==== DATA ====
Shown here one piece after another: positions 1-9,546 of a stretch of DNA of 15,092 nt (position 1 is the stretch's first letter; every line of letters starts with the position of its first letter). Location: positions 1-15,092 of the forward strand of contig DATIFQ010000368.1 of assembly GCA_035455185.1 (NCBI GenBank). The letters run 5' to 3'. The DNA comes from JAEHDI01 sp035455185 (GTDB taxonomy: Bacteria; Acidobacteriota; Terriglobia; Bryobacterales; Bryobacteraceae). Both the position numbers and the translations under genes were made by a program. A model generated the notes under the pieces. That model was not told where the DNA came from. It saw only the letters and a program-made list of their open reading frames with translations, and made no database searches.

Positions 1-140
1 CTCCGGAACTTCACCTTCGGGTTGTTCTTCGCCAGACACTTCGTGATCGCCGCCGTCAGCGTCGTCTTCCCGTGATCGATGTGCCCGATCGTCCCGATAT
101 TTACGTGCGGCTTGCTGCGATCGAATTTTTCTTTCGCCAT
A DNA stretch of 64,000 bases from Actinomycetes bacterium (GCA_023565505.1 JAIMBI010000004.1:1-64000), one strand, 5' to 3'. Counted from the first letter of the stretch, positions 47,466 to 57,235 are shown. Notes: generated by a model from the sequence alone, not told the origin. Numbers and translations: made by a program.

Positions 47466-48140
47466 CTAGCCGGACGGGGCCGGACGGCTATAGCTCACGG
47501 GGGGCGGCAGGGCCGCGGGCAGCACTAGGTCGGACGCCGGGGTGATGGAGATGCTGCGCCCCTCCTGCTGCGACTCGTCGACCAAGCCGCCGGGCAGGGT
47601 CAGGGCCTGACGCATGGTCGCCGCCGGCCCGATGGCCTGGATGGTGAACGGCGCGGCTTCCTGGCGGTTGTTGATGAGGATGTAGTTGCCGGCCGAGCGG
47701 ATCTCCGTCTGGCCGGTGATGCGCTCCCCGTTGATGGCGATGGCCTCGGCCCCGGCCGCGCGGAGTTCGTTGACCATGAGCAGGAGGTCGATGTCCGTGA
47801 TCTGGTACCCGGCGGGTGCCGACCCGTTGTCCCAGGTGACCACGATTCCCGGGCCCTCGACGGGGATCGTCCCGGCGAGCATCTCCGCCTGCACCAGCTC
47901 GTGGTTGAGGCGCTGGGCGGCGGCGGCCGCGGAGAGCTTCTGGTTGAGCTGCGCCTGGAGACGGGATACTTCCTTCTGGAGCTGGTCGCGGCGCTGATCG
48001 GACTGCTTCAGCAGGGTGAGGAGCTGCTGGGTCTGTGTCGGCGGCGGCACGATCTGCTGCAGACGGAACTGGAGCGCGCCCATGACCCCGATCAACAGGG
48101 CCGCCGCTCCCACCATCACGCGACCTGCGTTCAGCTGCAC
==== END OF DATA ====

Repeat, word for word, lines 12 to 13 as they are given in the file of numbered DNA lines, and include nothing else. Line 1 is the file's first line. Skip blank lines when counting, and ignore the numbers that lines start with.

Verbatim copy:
47901 GTGGTTGAGGCGCTGGGCGGCGGCGGCCGCGGAGAGCTTCTGGTTGAGCTGCGCCTGGAGACGGGATACTTCCTTCTGGAGCTGGTCGCGGCGCTGATCG
48001 GACTGCTTCAGCAGGGTGAGGAGCTGCTGGGTCTGTGTCGGCGGCGGCACGATCTGCTGCAGACGGAACTGGAGCGCGCCCATGACCCCGATCAACAGGG